List Film

Glasgay! film season

A selection of fine, exciting (and occasionally underwhelming) new queer cinema


This year’s programme is strong, and though it lacks the big US names (Todd Haynes, Gregg Araki, John Walters) there is still plenty to savour. Check out Argentinean filmmaker Pablo Sofovich’s tale of turkey basters, lesbian parentage and familial farce El Favor (Oct 23 & 29) if it is mild titillation you seek. This madcap sex comedy has enough going for it to deserve comparisons to Almodovar’s more clunky early comedy dramas - Dark Habits, Matador - and with a deeply sane running time of 79 minutes, it’s over before there’s chance to form an opinion.

Good old-fashioned romantic comedy comes from Spanish writer/director Manuel Gómez Pereira in Queens (Reinas) (Oct 15 & 17), a film as glossy and feel-good as the mass gay wedding scenario it promotes. Set a few days before a collective ceremony, the lives of five mothers, sons, friends, ex-husbands, lovers and employees are intertwined with winningly mild hysterical effect. Queens was a critical and commercial success in the States, and it’s not difficult to see why.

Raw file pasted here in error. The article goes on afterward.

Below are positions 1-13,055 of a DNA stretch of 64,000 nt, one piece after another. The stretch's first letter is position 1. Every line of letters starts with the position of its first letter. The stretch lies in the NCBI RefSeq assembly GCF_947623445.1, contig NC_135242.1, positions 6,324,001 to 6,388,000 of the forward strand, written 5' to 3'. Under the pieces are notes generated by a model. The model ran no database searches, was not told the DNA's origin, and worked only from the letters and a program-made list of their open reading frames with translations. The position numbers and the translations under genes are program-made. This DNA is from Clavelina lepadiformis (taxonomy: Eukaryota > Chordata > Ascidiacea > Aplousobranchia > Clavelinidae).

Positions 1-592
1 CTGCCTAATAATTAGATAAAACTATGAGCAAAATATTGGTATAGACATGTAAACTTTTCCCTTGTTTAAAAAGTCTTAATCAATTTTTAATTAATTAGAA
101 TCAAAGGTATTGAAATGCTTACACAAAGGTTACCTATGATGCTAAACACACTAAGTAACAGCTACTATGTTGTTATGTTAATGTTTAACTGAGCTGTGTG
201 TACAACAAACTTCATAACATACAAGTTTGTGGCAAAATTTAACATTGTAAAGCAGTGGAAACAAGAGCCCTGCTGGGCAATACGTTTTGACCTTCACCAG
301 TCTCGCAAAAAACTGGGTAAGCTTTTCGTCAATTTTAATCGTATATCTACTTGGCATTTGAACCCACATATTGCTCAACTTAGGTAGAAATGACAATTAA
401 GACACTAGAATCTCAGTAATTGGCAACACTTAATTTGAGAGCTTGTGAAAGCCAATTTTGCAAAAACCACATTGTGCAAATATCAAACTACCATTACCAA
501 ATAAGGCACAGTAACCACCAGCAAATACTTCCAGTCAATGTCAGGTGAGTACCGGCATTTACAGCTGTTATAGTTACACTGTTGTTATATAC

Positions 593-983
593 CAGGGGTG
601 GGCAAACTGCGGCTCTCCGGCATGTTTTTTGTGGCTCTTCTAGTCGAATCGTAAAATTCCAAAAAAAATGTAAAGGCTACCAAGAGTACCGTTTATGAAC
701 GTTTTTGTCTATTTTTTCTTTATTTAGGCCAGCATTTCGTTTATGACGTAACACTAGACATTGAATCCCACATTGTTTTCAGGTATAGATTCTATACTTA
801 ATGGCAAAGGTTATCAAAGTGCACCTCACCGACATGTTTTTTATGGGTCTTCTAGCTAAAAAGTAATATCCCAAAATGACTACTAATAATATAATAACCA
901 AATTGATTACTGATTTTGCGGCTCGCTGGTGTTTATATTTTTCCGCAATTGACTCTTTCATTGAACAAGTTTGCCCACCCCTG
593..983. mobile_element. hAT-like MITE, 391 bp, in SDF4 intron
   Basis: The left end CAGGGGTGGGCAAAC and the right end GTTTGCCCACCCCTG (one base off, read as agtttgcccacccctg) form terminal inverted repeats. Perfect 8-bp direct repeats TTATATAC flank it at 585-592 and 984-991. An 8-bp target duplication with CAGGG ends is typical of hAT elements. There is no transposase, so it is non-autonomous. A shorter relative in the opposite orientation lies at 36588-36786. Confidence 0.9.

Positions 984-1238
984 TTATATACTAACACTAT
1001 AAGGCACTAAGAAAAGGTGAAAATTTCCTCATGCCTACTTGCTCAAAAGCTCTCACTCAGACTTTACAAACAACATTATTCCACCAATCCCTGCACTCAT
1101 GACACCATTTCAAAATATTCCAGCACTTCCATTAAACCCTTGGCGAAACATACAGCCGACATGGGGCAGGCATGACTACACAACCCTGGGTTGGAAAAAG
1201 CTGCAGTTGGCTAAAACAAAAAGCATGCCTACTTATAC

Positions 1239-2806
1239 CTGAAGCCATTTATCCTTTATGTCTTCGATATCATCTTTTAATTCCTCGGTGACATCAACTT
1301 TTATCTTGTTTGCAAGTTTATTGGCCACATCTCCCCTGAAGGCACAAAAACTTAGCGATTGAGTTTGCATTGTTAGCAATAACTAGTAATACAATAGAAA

Best of all is Tim Kirkham’s Sundance award winner Loggerheads (pictured, Oct 30), a sincere, affecting triptych drama recognising that being gay may be about something more than just who you’re sleeping with. Shot on location in the director’s home state of North Carolina, the film is a heartfelt, meditative exploration of love and family, told through three interconnected tales: young drifter Mark (Kip Pardue) and his lover George (Michael Kelly); Mark’s adoptive mother, Elizabeth (Tess Harper); and his real mother, Grace (Bonnie Hunt). Be warned: Loggerheads is slow-paced, lacks sensationalism and adheres to a coda of raw emotional naturalism. If any film here deserves a wider release, it’s this one.

The double bill My Cat’s Balls/Keep Not Silent (Oct 26) is an unusual but insightful and rewarding pairing. The former is French actor Didier Bénereau’s enjoyably silly short about feline castration, while Jill Alexander’s documentary Keep Not Silent is a fascinating look at the secret lives and times of Jewish Orthodox lesbians in Jerusalem. The best documentary, however, is the excellent Screaming Queens (Oct 25), a retelling of the pre-Stonewall riot at Compton’s Cafeteria in San Francisco in 1966. Also worth a look is Filthy Gorgeous: The Trannyshack Story (Oct 24), an unpretentious record of the legendary west coast club, which features a cameo appearance from the Scissor Sisters’ Ana Matronic. For next year’s festival Glasgay! could do worse than adopt Trannyshack’s motto - we should, after all, try and be a little bit more gorgeous and filthy.

Glasgay! film season, CCA & Glasgow Film Theatre, Sun 15-Mon 30 Oct. See for details.


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